Nutrigenomics is a branch of nutritional science that explores the effects of nutrients on gene function, as well as the effects of genetic variation on nutrient response. The latter, sometimes referred to as nutrigenetics, focuses on how genetic variation affects biological responses to nutrients and food bioactives. A primary goal of nutrigenomics/nutrigenetics is to identify individuals who may benefit from a particular nutritional intervention (responders), and develop alternatives for those who do not (non-responders). Ultimately, the field aims to inform the development of personalised dietary recommendations that improve upon the current one-size-fits-all, population-based model of nutritional guidelines for optimal health and disease prevention.
The idea of tailoring diet to an individual’s DNA is not novel. Two classic examples of genetic variation affecting response to dietary intake are lactose intolerance and phenylketonuria (PKU). These represent simple gene-diet interactions that involve a single gene and single dietary exposure. As the field progresses, nutrigenomics aims to tackle more complex gene-diet interactions that affect disorders with multifactorial etiologies, such as cardiovascular disease (CVD), obesity, type 2 diabetes (T2D) and cancer. Such disorders are polygenic in nature and can be influenced by multiple dietary exposures. Currently, there are many robust examples of how nutrigenomics studies are examining these complex disorders.
One such study (1) assessing the effects of genetic variants in CYP1A2, a gene which encodes a major caffeine-metabolising enzyme, found that high coffee consumption may be associated with an increased risk of CVD only among individuals with the “slow” caffeine metabolising variant of the gene. Conversely, a protective effect of moderate coffee consumption was actually observed among those with the “fast” caffeine-metabolising genotype. Considerable efforts have also been devoted to determining optimal dietary patterns to prevent obesity, which often progresses to more serious chronic diseases such as CVD and T2D. Individuals with certain versions of the APOA2 gene may be at an increased risk of developing obesity when saturated fat intake is high, but not when saturated fat intake is low (2). Additionally, variations in genes involved in the metabolism of certain micronutrients, including vitamin C, D, B12 and iron, have been shown to modify risk of suboptimal or deficient blood levels of these respective nutrients (3-6).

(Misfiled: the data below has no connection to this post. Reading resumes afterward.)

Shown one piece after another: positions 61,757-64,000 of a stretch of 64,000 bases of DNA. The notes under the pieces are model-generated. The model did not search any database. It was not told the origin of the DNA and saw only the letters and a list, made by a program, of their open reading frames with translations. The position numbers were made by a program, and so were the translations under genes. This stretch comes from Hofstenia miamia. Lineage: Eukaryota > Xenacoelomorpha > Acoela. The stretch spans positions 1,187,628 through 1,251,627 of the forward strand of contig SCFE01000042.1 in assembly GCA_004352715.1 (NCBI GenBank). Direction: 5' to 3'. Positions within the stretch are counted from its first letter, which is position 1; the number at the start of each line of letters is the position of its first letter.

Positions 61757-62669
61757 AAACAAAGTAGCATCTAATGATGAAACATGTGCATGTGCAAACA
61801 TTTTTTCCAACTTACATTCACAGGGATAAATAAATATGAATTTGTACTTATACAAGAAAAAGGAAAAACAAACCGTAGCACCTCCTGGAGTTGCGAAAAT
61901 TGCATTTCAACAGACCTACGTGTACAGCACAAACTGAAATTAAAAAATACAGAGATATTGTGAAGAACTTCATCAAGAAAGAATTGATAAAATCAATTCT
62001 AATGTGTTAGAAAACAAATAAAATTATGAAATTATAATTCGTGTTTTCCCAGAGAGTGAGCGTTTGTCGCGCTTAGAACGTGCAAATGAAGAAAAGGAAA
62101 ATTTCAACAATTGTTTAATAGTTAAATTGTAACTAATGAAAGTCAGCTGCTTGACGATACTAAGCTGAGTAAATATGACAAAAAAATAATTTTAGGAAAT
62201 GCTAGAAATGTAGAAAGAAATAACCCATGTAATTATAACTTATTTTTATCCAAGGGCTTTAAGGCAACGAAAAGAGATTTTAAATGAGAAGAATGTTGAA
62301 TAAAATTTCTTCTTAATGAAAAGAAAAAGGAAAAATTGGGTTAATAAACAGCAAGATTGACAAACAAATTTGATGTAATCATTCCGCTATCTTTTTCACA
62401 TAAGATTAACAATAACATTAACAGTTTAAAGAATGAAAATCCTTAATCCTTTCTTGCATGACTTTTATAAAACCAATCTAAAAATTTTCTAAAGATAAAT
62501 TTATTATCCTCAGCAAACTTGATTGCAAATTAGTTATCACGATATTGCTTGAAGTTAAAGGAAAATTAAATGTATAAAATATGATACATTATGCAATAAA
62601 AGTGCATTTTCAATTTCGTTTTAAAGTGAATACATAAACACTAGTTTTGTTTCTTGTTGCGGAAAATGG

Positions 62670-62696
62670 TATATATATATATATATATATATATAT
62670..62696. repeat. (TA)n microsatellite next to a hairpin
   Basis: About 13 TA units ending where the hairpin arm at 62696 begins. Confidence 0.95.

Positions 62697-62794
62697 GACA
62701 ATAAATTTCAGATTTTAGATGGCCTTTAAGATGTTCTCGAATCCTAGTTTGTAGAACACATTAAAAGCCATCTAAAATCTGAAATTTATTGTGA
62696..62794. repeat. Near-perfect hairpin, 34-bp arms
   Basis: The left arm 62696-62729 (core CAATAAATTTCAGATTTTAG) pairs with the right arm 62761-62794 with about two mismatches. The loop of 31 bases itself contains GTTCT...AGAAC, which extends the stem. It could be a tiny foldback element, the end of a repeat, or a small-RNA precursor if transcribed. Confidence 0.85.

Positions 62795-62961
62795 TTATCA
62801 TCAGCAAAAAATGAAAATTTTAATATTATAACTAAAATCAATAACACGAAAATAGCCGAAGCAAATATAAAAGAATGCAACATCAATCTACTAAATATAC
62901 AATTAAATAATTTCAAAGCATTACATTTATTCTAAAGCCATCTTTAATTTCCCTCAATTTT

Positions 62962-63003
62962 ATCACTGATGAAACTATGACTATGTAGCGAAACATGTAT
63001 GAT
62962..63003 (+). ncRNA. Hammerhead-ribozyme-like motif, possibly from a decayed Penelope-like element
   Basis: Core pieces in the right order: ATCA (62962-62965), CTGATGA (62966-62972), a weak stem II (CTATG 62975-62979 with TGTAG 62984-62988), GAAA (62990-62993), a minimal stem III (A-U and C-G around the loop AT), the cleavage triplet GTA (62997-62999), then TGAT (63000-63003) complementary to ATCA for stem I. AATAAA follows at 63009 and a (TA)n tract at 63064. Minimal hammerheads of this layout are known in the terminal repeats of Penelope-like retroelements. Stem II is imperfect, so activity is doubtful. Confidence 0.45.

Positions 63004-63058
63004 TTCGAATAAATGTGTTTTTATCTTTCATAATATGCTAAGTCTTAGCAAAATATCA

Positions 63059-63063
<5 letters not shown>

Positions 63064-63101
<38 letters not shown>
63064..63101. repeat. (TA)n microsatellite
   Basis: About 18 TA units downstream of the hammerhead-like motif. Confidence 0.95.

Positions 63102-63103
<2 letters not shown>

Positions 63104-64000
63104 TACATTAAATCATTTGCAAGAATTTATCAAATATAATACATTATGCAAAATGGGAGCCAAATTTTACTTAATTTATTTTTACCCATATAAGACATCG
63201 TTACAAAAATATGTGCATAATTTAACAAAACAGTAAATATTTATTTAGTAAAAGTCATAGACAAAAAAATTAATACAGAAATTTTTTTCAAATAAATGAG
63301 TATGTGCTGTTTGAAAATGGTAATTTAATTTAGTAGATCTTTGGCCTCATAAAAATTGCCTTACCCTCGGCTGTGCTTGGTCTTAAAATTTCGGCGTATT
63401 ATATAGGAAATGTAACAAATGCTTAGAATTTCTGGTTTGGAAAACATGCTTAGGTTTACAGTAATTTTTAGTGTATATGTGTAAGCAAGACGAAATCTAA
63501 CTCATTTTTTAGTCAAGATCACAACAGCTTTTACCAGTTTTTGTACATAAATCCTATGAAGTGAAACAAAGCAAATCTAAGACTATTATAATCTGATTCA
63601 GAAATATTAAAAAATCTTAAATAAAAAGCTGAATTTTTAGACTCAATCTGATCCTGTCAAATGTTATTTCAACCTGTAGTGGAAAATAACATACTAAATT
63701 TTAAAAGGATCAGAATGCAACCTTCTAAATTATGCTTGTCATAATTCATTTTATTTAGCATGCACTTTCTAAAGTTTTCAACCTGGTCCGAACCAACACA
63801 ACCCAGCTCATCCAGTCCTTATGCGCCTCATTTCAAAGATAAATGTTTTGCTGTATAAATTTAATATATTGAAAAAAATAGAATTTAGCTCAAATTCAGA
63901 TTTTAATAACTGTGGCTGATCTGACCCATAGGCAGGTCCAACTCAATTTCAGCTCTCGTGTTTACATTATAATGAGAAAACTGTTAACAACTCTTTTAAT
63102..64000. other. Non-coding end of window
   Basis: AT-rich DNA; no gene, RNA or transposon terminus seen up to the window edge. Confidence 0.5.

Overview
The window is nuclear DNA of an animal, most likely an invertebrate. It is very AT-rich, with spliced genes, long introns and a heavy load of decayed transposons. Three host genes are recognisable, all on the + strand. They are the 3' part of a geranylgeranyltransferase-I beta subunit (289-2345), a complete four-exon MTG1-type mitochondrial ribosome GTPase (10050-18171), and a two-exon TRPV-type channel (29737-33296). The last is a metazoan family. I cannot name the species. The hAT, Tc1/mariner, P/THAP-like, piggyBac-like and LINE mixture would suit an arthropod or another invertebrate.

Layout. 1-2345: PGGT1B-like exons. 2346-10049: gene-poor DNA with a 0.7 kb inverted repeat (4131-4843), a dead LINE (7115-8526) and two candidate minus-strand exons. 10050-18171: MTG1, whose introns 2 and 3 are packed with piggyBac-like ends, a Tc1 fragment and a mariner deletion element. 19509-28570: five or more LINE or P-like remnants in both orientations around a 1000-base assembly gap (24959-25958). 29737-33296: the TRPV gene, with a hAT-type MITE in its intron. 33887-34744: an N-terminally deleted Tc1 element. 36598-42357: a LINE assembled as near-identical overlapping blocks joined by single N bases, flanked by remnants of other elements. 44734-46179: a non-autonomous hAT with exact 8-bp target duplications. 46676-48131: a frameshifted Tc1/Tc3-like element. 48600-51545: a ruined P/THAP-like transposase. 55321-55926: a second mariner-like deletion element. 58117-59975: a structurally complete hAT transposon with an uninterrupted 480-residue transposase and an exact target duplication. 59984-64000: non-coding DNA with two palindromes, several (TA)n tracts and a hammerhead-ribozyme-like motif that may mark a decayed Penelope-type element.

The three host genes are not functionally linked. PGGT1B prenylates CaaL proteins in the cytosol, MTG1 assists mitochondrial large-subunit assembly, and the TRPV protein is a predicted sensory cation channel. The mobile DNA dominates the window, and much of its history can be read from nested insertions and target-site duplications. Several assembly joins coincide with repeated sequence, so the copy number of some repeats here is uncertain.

Whilst these studies and others provide evidence for the potential benefits of personalised nutrition, further research is needed to better understand these associations and how they may differ between various ethnic groups. Furthermore, the ultimate utility of genetic testing for personalised nutrition in health promotion depends on the willingness of individuals to adopt favorable health behaviour changes. Research suggests that individuals find personalised dietary recommendations based on their DNA more useful than general dietary advice and are more likely to make beneficial alterations to their diet (7,8). However, some companies that currently offer personalised genetic testing often provide risk estimates for diseases and various traits that don’t necessarily predict response to specific dietary or lifestyle changes. Delivering actionable genetic information with accompanying advice on dietary modifications required to achieve optimal health may be a more effective way to capitalise on the potential benefits that genetic testing and personalised nutrition have to offer.
Currently, it appears that nutrigenomics/nutrigenetics can aid in achieving and maintaining optimal health, and it has the potential to act as an additional tool in the prevention and management of chronic disease on a global scale. As data on this type of actionable genetic information grows and becomes more widely available, the utility of this technology in health promotion will only become more evident.
1. Cornelis MC, El-Sohemy A, Kabagambe EK, et al. Coffee, CYP1A2 genotype, and risk of myocardial infarction. JAMA 2006;295(10):1135-41.
2. Corella D, Peloso G, Arnett DK, et al. APOA2, dietary fat, and body mass index: replication of a gene-diet interaction in 3 independent populations. Arch Intern Med 2009;169(20):1897-906.
3. Cahill LE, Fontaine-Bisson B, El-Sohemy A. Functional genetic variants of glutathione S-transferase protect against serum ascorbic acid deficiency. Am J Clin Nutr 2009;90(5):1411-7.
4. Slater NA, Rager ML, Havrda DE, et al. Genetic Variation in CYP2R1 and GC Genes Associated With Vitamin D Deficiency Status. J Pharm Pract 2017;30(1):31-36.
5. Tanwar VS, Chand MP, Kumar J, et al. Common variant in FUT2 gene is associated with levels of vitamin B(12) in Indian population. Gene 2013;515(1):224-8.
6. Benyamin B, Ferreira MA, Willemsen G, et al. Common variants in TMPRSS6 are associated with iron status and erythrocyte volume. Nat Genet 2009;41(11):1173-5.
7. Nielsen DE, El-Sohemy A. A randomized trial of genetic information for personalized nutrition. Genes Nutr 2012;7(4):559-66.
8. Nielsen DE, El-Sohemy A. Disclosure of genetic information and change in dietary intake: a randomized controlled trial. PLoS One 2014;9(11):e112665.